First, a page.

While some lands revert to forest, most are bought by larger farmers and converted to grazing lands to meet the increasing demand for meat as even relatively poor consumers in developing countries adopt US-style eating habits. What may be most apparent are the significantly altered landscapes especially where tree crops such as coffee, cocoa, or fruits once grew. While demand for foods will certainly grow, it seems certain that in the coming years the supply will be far more chaotic and uncertain. But back to the topic of aging farmers.

The issue of ageing farmers is a global one and not just for developing countries. It may well create a dilemma for poorer governments that cannot provide any safety net for the increasing numbers of older rural people and will be pressured to adopt inward-looking agricultural policies including subsidizing inputs, cost controls, and protection from competition even if these would be inconsistent with the market-oriented policies adopted by many of them today.

This problem does not seem to have a reasonable fix, at least not in any of the dozens of countries where I have worked. Large farmers, with the benefit of equipment and greater incomes can avoid the problem to a certain extent. Yet, more than 90% of the world’s farmers are small and mid-sized. This affects small farmers in Japan as much as small farmers in Jamaica. Farming may be noble but it is not an easy calling.

So, I was surprised recently to see the first results of COSA[1] investigations in Colombia. Researchers there are trying to understand what happens when coffee farmers take up any of the many sustainability initiatives that are available today: Organic Fairtrade, Rainforest Alliance, Utz Certified, 4C, Smithsonian M.B.C. They were not looking for effects related to aging and were surprised to find that the average age of farmers participating in some of the initiatives is significantly lower than the age of conventional farmers.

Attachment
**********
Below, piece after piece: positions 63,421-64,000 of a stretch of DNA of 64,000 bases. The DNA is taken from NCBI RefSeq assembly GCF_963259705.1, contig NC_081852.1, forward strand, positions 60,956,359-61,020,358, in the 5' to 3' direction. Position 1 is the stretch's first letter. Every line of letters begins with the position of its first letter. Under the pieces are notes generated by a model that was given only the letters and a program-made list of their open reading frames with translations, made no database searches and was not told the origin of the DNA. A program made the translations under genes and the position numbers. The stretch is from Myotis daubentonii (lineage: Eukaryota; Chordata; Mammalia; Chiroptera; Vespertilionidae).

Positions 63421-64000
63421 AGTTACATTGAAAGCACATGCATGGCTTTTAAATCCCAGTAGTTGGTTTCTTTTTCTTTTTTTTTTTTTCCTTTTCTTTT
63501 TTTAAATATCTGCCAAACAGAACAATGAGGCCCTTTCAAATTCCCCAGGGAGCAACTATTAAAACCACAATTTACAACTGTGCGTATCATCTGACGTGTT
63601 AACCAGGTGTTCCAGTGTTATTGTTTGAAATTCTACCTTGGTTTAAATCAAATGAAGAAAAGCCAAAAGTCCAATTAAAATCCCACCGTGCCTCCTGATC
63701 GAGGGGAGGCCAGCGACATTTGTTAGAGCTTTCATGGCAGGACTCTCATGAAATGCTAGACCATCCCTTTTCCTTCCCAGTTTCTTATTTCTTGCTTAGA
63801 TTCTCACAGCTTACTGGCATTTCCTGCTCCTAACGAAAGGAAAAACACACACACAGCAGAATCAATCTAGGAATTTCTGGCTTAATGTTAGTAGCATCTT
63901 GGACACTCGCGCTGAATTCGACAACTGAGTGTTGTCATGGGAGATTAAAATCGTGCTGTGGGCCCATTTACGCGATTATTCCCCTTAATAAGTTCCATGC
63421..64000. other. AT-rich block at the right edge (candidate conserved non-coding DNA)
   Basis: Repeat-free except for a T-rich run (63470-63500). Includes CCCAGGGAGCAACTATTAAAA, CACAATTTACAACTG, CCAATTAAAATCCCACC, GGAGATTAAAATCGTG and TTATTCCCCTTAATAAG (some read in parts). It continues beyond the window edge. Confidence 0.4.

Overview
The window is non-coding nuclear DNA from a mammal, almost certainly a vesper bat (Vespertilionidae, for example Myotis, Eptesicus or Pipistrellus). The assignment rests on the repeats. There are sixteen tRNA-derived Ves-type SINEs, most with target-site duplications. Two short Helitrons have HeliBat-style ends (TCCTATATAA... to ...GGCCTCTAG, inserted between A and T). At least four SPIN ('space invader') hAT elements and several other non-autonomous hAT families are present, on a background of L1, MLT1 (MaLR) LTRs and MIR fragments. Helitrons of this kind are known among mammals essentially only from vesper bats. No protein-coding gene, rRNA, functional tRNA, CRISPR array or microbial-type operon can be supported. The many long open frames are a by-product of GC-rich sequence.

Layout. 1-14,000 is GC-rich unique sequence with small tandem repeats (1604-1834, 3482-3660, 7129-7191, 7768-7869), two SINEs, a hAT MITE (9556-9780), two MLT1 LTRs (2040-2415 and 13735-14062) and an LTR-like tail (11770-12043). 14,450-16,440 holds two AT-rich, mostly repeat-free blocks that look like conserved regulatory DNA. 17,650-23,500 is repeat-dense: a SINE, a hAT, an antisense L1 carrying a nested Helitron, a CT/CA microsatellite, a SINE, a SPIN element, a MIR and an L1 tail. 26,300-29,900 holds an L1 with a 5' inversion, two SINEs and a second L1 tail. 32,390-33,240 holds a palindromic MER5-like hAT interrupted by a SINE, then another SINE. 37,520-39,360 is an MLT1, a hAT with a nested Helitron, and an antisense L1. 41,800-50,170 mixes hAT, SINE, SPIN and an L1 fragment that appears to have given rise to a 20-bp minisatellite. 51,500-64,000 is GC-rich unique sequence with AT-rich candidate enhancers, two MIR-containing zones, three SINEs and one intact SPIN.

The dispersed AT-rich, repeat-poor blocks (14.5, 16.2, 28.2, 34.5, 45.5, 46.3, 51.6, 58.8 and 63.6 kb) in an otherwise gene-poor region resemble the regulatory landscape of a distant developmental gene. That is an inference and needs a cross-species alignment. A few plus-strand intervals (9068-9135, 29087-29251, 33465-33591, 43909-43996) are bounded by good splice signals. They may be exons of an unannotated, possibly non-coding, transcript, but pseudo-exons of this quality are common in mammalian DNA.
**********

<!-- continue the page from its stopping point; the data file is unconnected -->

There could be many reasons. For instance, younger farmers are probably less risk-averse and more likely to try new approaches. But among the likely implications is that younger farmers are finding something to be interested in, something that may make farming more worthwhile, even sustainable. It is not yet clear what aspect of these particular sustainable initiatives most affects them. That may well emerge in the follow-up studies being conducted and it will be interesting to learn whether it is because of improved environmental benefits, social progress, or better productivity and farm economics. What is clear is that perhaps sustainability approaches may be one of the few positive lights in an otherwise darkening future for small farmers.


[1] COSA is the Committee on Sustainability Assessment, a collaborative effort of institutions to scientifically understand and compare the many social, economic and environmental aspects of commodity production (coffee, cocoa, tea, cotton, etc.). For more information see: